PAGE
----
Update: My guide here is quickly becoming outdated. See what Ben has to say in the comment section.

I really love Opera. It was one of the pieces of software I felt bad about leaving behind during my switch to Linux. Unfortunately on Linux it ran much slower and looked awful, me being a Gnome/GTK kind of guy, and Opera using Qt3.

Well, Opera seems to have gotten some speed boosts lately, plus there’s this project called qgtkstyle which makes Qt4 applications look like GTK applications. I figured out how to combine all this to make Opera integrate pretty well with the visual style I’m using. Here’s how I pulled it off.

Install checkinstall.

$ sudo apt-get install checkinstall

Install qgtkstyle.

See this guide for any details on packages you may need to compile the source.

$ mkdir qgtkstyle-0.1~custom
$ cd qgtkstyle-0.1~custom
$ svn co svn://labs.trolltech.com/svn/styles/gtkstyle .
$ qmake && make
$ sudo checkinstall make install

Install Opera 9.60 Beta (Snapshot 2436).

The only apparent version of Opera that uses shared libraries, rather than statically-linked versions is available here. Download this version. It’s a beta of 9.60 (9.62 being the most current version as of this writing), but I haven’t really had any problems with it

Some visual improvements.

Start Opera. The titlebar should look like a GTK toolbar. Go to Tools->Appearance->Skin, change the color scheme to “System color scheme”. You can try changing the skin to “Qt Native”, but I think it looks awful, so I’m sticking with Opera’s standard theme. Finally, go to Tools->Preferences->Web Pages, and change the normal font to a more reasonable size (14 looks pretty nice on my computer). Do the same for the monospace font, and you’re done!

This is ultimately a hack, just out there for the impatient like me. Hopefully the Opera people will figure out whatever problem is causing them not to used shared libraries with Qt, and hopefully they’ll do it around the time next version of Qt arrives that includes qgtkstyle, making all of this obsolete.

3 Responses to “Setting up a GTK-styled Opera for Ubuntu”

  1. Cesar B. aka the Mover Says:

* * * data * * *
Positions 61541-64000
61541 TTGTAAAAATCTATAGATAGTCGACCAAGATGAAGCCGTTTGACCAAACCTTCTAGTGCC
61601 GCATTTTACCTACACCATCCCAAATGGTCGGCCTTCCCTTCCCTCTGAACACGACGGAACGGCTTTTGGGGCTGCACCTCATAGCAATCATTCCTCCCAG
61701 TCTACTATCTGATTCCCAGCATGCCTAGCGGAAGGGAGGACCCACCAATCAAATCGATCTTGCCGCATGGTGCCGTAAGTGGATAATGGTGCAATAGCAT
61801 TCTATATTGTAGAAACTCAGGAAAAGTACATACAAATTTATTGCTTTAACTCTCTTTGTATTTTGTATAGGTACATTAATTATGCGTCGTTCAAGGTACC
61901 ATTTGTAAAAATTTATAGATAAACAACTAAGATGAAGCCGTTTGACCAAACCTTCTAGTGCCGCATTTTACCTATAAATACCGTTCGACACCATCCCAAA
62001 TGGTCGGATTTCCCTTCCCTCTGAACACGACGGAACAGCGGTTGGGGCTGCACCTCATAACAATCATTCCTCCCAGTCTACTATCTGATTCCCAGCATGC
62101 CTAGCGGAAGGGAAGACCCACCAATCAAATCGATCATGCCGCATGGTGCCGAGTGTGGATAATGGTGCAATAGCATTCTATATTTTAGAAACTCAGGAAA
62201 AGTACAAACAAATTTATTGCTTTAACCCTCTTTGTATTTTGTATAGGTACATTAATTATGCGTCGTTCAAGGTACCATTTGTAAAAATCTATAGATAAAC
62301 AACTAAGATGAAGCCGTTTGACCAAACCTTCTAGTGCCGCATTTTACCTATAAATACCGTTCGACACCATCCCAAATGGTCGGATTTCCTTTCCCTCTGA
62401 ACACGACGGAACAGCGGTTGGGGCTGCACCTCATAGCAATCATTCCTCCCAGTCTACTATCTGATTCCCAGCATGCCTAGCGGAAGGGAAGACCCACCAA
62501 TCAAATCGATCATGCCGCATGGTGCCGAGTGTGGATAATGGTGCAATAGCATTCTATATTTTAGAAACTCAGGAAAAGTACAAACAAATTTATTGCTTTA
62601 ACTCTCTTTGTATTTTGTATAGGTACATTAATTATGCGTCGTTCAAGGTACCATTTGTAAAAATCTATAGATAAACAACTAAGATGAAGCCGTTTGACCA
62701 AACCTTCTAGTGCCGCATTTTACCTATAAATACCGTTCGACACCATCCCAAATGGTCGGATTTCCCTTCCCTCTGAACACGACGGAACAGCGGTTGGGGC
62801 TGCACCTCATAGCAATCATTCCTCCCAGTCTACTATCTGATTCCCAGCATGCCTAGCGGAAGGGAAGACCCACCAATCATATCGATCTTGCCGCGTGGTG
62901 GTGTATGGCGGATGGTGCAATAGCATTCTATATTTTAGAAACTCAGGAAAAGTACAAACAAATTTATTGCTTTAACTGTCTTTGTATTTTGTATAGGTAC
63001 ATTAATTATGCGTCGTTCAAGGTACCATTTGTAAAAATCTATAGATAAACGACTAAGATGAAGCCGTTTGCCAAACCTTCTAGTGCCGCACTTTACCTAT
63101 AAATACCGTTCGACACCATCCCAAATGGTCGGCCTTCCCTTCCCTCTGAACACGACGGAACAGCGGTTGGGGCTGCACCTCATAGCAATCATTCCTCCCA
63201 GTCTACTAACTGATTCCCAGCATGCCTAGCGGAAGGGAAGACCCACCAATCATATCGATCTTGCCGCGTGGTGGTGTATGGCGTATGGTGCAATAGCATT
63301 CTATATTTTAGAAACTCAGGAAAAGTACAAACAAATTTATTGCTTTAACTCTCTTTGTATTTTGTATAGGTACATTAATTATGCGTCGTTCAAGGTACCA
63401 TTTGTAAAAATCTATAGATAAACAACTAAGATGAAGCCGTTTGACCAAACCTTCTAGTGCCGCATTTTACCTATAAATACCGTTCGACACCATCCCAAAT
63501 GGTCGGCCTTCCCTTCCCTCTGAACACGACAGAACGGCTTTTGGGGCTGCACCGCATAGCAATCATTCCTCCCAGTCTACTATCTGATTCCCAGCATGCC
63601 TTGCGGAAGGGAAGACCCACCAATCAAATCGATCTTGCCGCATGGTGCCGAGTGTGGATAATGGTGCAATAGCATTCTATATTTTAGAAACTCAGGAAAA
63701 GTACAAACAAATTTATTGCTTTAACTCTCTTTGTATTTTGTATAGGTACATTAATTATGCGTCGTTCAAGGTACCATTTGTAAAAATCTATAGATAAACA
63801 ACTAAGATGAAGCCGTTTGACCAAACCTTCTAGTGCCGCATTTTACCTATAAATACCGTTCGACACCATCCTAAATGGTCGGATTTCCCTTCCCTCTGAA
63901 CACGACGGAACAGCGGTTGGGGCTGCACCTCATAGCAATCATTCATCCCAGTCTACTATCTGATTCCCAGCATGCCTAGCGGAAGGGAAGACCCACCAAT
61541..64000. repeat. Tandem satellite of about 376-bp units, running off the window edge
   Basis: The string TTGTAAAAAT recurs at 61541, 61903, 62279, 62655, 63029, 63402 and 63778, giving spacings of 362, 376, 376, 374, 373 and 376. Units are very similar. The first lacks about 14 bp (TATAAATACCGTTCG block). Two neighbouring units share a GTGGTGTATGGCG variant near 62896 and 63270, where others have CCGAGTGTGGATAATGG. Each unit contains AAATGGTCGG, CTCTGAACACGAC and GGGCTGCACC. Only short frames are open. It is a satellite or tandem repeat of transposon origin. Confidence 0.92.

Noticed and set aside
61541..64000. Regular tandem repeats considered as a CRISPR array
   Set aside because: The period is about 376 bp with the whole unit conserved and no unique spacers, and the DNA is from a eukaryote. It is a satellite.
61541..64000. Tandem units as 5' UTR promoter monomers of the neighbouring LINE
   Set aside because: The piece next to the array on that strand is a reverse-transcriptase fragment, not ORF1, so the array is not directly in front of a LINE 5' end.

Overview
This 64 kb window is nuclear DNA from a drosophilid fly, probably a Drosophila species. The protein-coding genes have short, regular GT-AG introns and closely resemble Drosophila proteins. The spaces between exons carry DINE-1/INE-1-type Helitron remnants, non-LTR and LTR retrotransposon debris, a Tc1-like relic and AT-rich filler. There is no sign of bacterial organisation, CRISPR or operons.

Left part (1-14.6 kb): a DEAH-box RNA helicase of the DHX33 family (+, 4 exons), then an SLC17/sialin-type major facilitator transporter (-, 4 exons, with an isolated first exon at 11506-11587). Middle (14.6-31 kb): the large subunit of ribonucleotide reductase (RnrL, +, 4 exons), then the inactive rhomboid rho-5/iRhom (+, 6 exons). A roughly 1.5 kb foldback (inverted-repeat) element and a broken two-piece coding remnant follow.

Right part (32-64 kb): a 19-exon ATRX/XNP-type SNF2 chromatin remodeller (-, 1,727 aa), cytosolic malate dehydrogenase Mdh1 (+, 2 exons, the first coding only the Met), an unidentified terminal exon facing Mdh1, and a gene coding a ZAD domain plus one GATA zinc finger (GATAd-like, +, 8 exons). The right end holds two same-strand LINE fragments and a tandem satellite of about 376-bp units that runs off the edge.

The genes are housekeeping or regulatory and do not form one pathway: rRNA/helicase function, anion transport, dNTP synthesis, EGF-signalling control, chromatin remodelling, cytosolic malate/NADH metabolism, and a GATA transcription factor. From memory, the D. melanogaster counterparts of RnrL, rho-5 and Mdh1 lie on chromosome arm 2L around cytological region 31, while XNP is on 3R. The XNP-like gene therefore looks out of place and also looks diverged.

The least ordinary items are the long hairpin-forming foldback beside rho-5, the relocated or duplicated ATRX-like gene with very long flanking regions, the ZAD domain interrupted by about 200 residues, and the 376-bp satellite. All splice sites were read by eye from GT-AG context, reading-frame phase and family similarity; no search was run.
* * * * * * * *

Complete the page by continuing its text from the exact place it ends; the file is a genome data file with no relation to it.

I’ve heard some goody things about this blog. Remember to balance the pics with the text tho 🙂 but over all very nice post, keep up the good work, Cheers!

  2. Ben Says:

    Ok, update –
    Opera/10.00 (X11; Linux i686 ; U; en) Presto/2.2.0

    Opera just got faster, it blows through Acid3 test with 100% score!

    Very slight bugs – if you open ‘Appearance’ and close it again, you have to restart (one bar just gets stuck). Apart from that, it’s amazing.

    On my gnome desktop, I noticed fonts from 9.62 onwards weren’t the same as firefox (not so smooth, not sharp either – just badly rendered) so go to opera:config and click ‘show all’ type fonts in the search box, and then disable ‘Enable Core X Fonts’ checkbox – check the other two, exit and restart. Test it by opening http://linuxoutlaws.com/podcast/ in Firefox and Opera – they should now both look great.

    Next, about the theme – I find the best theme to be 2bizkit_leopard_for_opera_9_5-1_2

    Combine this with an enhancement – go to http://operawiki.info/CustomButtons#menu and click to add the ‘Toggle the Menu & Personal bar on/off AND dropdown the main menu (with ‘Notes’ image)’

    Drag this to the LEFT side of your TABS BAR.
    If you click on this button, it makes the bookmarks AND the top ‘file/edit’ menu bar hidden – so all you see is the button (click the little arrow to get a drop down file/edit/etc menu, or click button to restore them for use) – now it’s fairly compact. You have your tabs and addressbar. You should enable the startbar for any other drag n drop buttons (I use linux, so I use ‘inMoz’ and ‘inFF’ to open pages in Seamonkey and in Firefox – still the best browser for grabbing video using downloadhelper).

    So now the fonts are lovely, appearance isn’t ugly (though still not strictly gnome or KDE) and Opera is once again a best friend to keep alongside Firefox.

    Choice is the target here, keep a range of browsers, try not to choose only one.

    Happy browsing.

  3. Max Says:

    Very nice Ben! Thanks for the tips.

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